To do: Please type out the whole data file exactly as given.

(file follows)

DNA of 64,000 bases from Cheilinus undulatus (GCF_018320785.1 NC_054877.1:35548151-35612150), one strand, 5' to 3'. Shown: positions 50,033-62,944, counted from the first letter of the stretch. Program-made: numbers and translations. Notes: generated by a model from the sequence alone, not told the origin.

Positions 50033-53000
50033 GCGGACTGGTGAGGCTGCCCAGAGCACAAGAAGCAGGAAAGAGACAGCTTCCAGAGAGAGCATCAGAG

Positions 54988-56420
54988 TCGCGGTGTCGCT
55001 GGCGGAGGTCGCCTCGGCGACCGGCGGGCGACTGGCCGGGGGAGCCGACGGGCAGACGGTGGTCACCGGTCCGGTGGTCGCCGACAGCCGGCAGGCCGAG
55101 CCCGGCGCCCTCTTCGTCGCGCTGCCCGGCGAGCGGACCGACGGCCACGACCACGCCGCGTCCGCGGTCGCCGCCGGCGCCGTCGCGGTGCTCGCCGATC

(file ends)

DNA of 64,000 bases from Cheilinus undulatus (GCF_018320785.1 NC_054877.1:35548151-35612150), one strand, 5' to 3'. Shown: positions 50,033-62,944, counted from the first letter of the stretch. Program-made: numbers and translations. Notes: generated by a model from the sequence alone, not told the origin.

Positions 50033-53000
50033 GCGGACTGGTGAGGCTGCCCAGAGCACAAGAAGCAGGAAAGAGACAGCTTCCAGAGAGAGCATCAGAG

Positions 54988-56420
54988 TCGCGGTGTCGCT
55001 GGCGGAGGTCGCCTCGGCGACCGGCGGGCGACTGGCCGGGGGAGCCGACGGGCAGACGGTGGTCACCGGTCCGGTGGTCGCCGACAGCCGGCAGGCCGAG
55101 CCCGGCGCCCTCTTCGTCGCGCTGCCCGGCGAGCGGACCGACGGCCACGACCACGCCGCGTCCGCGGTCGCCGCCGGCGCCGTCGCGGTGCTCGCCGATC